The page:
Donald Wigal

Jackson Pollock

Born in 1912, in a small town in Wyoming, Jackson Pollock embodied the American dream as the country found itself confronted with the realities of a modern era replacing the fading nineteenth century. Pollock left home in search of fame and fortune in New York City. Thanks to the Federal Art Project he quickly won acclaim, and after the Second World War became the biggest art celebrity in America. For De Kooning, Pollock was the “icebreaker”. For Max Ernst and Masson, Pollock was a fellow member of the European Surrealist movement. And for Motherwell, Pollock was a legitimate candidate for the status of the Master of the American School. During the many upheavals in his life in Nez York in the 1950s and 60s, Pollock lost his bearings – success had simply come too fast and too easily. It was during this period that he turned to alcohol and disintegrated his marriage to Lee Krasner. His life ended like that of 50s film icon James Dean behind the wheel of his Oldsmobile, after a night of drinking.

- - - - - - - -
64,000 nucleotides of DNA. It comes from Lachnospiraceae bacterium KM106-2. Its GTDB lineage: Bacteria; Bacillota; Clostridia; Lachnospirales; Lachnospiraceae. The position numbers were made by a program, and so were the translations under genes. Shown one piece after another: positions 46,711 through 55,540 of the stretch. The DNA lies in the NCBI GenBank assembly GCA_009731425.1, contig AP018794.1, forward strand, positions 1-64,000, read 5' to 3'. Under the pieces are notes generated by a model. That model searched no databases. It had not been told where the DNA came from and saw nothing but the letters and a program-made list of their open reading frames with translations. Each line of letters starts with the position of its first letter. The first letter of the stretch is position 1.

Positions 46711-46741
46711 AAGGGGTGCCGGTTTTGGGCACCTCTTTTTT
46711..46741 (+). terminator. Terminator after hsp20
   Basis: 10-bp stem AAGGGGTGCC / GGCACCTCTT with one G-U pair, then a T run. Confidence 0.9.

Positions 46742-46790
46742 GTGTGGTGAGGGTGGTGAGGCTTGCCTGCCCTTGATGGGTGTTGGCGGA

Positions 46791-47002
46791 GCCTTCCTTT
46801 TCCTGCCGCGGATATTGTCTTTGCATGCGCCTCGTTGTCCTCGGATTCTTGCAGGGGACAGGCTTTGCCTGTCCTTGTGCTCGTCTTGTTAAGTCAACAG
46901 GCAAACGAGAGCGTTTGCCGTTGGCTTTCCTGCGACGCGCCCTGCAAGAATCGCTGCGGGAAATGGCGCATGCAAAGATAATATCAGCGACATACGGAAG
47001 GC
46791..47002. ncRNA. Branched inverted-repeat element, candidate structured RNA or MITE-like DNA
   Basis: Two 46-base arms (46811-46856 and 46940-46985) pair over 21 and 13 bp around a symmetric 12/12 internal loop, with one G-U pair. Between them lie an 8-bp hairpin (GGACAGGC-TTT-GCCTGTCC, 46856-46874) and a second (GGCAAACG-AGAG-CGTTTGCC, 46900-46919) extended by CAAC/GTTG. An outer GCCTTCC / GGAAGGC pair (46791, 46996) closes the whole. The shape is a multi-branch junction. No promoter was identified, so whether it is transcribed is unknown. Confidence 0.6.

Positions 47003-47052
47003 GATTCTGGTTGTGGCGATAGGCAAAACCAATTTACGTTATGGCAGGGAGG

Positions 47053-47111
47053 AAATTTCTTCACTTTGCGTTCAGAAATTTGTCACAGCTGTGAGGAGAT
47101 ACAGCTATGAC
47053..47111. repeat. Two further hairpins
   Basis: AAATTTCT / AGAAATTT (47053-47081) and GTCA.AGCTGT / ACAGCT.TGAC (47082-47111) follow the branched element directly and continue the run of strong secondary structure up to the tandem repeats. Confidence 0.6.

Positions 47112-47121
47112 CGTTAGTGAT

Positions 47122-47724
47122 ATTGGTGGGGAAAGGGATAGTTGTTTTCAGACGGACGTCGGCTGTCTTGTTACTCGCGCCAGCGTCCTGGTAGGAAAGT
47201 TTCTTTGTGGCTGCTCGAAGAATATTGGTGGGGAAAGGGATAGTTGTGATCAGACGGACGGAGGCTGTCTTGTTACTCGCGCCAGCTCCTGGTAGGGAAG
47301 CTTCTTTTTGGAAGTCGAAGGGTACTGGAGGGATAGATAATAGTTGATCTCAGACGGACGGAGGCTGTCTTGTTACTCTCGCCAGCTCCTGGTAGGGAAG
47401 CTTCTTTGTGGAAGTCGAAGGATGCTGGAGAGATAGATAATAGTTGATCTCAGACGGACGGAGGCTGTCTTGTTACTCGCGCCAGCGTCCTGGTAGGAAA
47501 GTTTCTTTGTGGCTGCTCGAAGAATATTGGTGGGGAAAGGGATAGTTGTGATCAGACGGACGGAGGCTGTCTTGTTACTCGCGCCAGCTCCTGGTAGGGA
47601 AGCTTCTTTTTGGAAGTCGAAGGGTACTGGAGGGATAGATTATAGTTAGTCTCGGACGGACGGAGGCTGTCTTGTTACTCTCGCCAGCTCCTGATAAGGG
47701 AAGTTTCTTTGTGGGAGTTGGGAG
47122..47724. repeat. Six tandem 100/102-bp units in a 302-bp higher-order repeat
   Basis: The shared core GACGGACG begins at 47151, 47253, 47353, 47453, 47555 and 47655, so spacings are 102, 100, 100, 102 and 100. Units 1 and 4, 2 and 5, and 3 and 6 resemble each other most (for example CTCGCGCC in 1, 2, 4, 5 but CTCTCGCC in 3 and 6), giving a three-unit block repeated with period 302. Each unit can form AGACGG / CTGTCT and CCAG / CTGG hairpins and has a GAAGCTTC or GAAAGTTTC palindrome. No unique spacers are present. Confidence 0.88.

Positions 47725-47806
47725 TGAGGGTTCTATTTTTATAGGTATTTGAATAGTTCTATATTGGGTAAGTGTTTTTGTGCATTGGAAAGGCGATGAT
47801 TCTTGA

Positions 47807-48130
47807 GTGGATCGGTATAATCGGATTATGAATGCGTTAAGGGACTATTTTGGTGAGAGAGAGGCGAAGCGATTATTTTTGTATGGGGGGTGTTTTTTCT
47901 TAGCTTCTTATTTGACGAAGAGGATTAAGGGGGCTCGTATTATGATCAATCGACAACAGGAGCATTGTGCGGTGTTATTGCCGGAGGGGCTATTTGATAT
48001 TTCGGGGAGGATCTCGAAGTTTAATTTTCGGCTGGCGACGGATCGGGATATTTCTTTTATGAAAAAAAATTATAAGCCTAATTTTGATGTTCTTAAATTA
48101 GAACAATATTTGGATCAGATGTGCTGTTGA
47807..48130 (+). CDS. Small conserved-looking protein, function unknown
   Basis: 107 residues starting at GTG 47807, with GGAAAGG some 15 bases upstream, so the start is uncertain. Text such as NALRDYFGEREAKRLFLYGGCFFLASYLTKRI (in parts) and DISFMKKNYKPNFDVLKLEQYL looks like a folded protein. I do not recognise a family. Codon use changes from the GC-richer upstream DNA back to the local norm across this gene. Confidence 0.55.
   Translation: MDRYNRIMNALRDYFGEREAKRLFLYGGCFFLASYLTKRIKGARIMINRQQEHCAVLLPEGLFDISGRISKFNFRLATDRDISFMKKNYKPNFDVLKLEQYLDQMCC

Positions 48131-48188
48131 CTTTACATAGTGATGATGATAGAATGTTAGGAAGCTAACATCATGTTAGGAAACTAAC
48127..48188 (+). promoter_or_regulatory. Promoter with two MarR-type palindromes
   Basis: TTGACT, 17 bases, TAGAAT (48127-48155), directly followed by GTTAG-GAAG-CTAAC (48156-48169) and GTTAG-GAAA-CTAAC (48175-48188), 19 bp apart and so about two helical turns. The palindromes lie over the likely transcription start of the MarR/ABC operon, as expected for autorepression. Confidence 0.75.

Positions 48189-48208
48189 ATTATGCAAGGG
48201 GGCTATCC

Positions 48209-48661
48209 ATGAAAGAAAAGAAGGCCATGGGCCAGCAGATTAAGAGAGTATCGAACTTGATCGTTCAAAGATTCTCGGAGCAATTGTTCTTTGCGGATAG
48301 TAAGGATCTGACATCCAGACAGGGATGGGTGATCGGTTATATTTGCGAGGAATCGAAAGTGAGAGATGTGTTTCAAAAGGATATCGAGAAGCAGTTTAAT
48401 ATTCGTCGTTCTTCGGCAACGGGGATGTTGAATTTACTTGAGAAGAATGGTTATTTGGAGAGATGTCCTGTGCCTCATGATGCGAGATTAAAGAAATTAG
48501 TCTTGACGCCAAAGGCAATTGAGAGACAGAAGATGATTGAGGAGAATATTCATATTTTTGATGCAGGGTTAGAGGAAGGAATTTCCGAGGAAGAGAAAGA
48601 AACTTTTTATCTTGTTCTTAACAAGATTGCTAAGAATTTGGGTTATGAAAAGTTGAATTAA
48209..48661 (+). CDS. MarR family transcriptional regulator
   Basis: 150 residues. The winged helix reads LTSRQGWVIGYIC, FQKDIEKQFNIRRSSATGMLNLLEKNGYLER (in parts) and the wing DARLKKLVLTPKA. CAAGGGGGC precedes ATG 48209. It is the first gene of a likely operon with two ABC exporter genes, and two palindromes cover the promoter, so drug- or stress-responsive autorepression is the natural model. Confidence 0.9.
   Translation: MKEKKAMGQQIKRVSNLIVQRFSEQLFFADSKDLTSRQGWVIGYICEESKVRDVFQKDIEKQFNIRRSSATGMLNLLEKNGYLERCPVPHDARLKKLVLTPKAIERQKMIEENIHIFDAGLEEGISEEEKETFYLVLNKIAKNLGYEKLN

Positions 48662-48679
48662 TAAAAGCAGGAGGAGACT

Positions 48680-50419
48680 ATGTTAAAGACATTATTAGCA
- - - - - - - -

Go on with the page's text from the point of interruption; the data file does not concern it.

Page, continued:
101 printed pages
Original publication

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    Naomi Sotelohas quoted2 months ago
    Many of the events in Pollock’s life and much of his radically new art proved to be mystically profane and ugly, yet awesome. At times the artist, like his art, appears to be innocent, graceful and sensitive. At the same time, his life and art might seem to be crude, macho and abrasive. The biographer Andrea Gabor considers him to be “brilliant and naïve, gentle and aggressive, vulnerable and destructive.”
    katoshihas quotedlast year
    Many of the events in Pollock’s life and much of his radically new art proved to be mystically profane and ugly, yet awesome.
    Catherine Annie Tatehas quotedlast year
    . Untitled (Self-portrait), 1931-1935.

    2. T.P.’s Boat in Menemsha Pond, c.1934.

    3. Going West, 1934-1935.

    4. Untitled (Woman), c.1935-1938.

    5. Untitled (Naked Man with a Knife), c.1938-1940.

    6. The Moon Woman, 1942.

    7. The Mad Moon Woman, 1941.

    8. The She-Wolf, 1943.

    9. Pasiphaë, c.1943.

    10. The Moon-Woman Cuts the Circle, c.1943.

    11. Stenographic Figure, c.1942.

    12. Blue (Moby Dick), c.1943.

    13. Mural, 1943-1944.

    14. Gothic, 1944.

    15. Number 3, 1949: Tiger, 1949.

    16. Full Fathom Five, 1947.

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